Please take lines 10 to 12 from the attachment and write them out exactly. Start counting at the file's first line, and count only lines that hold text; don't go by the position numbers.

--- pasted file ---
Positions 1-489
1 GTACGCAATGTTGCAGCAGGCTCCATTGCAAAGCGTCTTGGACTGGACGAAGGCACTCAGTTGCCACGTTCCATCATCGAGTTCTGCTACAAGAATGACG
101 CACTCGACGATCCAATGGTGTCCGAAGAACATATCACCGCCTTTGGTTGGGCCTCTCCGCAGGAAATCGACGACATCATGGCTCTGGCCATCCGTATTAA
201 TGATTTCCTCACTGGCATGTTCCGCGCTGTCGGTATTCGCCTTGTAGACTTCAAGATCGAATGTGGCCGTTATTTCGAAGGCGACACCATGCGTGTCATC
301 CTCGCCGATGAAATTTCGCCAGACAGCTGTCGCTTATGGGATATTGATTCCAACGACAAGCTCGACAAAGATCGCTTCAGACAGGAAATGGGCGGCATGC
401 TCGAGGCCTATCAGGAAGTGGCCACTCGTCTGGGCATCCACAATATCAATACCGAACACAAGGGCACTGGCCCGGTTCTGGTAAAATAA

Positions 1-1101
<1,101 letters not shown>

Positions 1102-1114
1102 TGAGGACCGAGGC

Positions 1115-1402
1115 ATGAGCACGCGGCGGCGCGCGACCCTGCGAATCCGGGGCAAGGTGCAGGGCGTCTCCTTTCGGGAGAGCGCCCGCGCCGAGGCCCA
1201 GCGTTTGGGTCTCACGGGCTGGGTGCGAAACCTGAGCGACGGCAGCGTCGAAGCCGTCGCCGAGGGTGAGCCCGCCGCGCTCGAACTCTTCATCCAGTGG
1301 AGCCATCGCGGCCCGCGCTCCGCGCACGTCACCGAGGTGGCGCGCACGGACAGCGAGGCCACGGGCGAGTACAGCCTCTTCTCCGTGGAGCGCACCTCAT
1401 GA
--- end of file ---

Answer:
1102 TGAGGACCGAGGC

Positions 1115-1402
1115 ATGAGCACGCGGCGGCGCGCGACCCTGCGAATCCGGGGCAAGGTGCAGGGCGTCTCCTTTCGGGAGAGCGCCCGCGCCGAGGCCCA